Judge dismisses lawsuit against Indian casino - Saturday 12th of March 2005

A proposed Indian casino in southwest Michigan is a step closer to reality after a federal judge dismissed a lawsuit filed by an anti-casino group seeking to block its construction.

 

On Thursday, U.S. District Judge James Robertson dismissed the last remaining issue in the suit -- whether the Bureau of Indian Affairs adequately evaluated the environmental impact of developing the Berrien County casino.

 

Barring another appeal, the Pokagon Band of Potawatomi Indians said the ruling clears the way for it to build the 144,000-square-foot Four Winds Casino Resort near New Buffalo.

 

"The Pokagons are one step closer to self sufficiency -- one step closer to providing housing, health care and educational opportunities for our tribal members," Pokagon Tribal Chairman John Miller said in a statement.

 

In his ruling, Robertson noted that the bureau's environmental assessment found the area's zoning restrictions would control growth-induced impact, there would be no significant impact on air quality and local authorities would expand services for the area's water and sewage systems.

 

"BIA has not ignored any areas of concern, it has taken a hard look at problems raised and its assessments are not arbitrary or capricious," Robertson wrote. "The law requires no more."

 

Robert Jonker, a Grand Rapids attorney representing Taxpayers of Michigan Against Casinos (TOMAC), said they were disappointed by the ruling and evaluating their next move. He suggested an appeal was likely.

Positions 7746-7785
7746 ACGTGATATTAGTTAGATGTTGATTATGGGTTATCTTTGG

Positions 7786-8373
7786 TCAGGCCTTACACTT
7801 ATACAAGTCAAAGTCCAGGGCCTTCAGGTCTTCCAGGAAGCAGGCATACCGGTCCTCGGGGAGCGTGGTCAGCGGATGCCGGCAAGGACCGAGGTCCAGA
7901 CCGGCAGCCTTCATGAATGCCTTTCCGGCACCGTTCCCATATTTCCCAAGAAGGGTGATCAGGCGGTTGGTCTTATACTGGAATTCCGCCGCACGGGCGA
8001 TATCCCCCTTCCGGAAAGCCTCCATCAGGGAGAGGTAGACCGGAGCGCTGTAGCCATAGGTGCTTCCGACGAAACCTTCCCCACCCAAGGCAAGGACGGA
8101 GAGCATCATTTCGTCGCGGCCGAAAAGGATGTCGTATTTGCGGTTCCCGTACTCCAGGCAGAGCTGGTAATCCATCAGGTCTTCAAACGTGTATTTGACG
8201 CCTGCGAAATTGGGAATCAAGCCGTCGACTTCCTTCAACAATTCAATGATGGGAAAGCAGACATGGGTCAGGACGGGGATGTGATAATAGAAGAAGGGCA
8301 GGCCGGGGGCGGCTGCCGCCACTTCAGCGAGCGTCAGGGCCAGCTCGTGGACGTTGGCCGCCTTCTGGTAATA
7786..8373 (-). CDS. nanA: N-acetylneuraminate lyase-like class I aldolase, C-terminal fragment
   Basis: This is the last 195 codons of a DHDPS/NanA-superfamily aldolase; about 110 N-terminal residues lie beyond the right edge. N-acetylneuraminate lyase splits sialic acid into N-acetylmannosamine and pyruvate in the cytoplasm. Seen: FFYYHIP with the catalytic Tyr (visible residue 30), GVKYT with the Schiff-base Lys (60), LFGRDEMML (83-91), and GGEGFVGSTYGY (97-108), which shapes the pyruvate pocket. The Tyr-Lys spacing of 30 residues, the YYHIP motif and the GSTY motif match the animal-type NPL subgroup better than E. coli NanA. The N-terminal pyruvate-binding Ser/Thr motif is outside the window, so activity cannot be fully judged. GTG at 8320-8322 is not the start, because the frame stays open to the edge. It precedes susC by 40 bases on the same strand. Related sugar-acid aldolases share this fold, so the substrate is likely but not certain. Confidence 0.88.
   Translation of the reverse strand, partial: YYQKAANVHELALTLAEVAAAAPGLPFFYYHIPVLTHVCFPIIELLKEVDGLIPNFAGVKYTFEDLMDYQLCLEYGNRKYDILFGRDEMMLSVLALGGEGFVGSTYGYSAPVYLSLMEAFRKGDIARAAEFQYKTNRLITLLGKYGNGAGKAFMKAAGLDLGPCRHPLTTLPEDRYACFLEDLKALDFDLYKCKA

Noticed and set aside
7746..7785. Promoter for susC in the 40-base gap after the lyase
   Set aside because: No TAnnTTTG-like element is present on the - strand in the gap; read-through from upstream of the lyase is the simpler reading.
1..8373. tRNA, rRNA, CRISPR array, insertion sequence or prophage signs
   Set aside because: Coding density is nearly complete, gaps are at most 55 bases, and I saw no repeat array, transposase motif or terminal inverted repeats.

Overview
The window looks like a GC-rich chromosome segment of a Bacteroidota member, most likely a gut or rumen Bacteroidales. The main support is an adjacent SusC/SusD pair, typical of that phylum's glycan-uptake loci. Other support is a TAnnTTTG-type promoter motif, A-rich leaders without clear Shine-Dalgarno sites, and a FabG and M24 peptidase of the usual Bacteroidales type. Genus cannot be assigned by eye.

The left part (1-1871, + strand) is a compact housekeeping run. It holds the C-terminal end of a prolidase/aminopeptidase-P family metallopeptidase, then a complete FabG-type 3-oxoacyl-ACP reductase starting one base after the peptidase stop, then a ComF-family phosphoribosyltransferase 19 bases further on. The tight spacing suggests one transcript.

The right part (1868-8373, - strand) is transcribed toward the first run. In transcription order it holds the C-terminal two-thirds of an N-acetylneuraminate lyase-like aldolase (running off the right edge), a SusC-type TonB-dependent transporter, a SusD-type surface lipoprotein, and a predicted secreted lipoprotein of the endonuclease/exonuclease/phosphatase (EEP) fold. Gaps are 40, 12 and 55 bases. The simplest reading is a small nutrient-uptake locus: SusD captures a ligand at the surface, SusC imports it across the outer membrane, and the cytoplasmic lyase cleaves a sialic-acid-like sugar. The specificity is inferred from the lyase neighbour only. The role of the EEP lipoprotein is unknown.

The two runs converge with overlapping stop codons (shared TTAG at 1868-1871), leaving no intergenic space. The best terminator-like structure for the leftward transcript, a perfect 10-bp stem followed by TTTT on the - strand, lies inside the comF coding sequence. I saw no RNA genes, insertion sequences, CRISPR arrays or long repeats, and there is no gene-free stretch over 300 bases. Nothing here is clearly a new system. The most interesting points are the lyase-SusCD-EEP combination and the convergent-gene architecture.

"I expect that our clients will want to continue with their efforts," Jonker said. "They've believed in their position from the beginning."

 

Tribal officials said the ruling would allow the Bureau of Indian Affairs to take a 675-acre parcel in New Buffalo Township into trust for the tribe. With that move, the tribe could begin the 18-month construction process.

 

"It's been four years and every nook and cranny has been looked at so we are confident the BIA will now look forward, take the land into trust, which will allow the Pokagons to begin building their casino development," said tribal spokesman Tom Shields.

 

The taxpayers' group sued the U.S. Department of the Interior and Bureau of Indian Affairs in 2001.

 

Most of the suit was thrown out in March 2002, but Robertson left alive the group's claim that environmental economic impact studies were inadequate.

 

Michigan has 17 tribal casinos and calls for expansion have been wrapped up in litigation for much of the decade.

 

Earlier this year, the U.S. Supreme Court declined to consider the anti-casino group's challenge to some Michigan tribal compacts in a move that allowed two casinos to remain open and help tribes open two more.

 

Then-Gov. John Engler negotiated and signed the compacts with the Pokagons, Little Traverse Bay Band of Odawa Indians in Mackinaw City and Petoskey, Huron Band of Potawatomi Indians in Battle Creek and Little River Band of Ottawa Indians in Manistee.

 

The state Legislature approved the compacts by a resolution during a late-night session in 1998. A resolution needs approval from the majority of lawmakers present.

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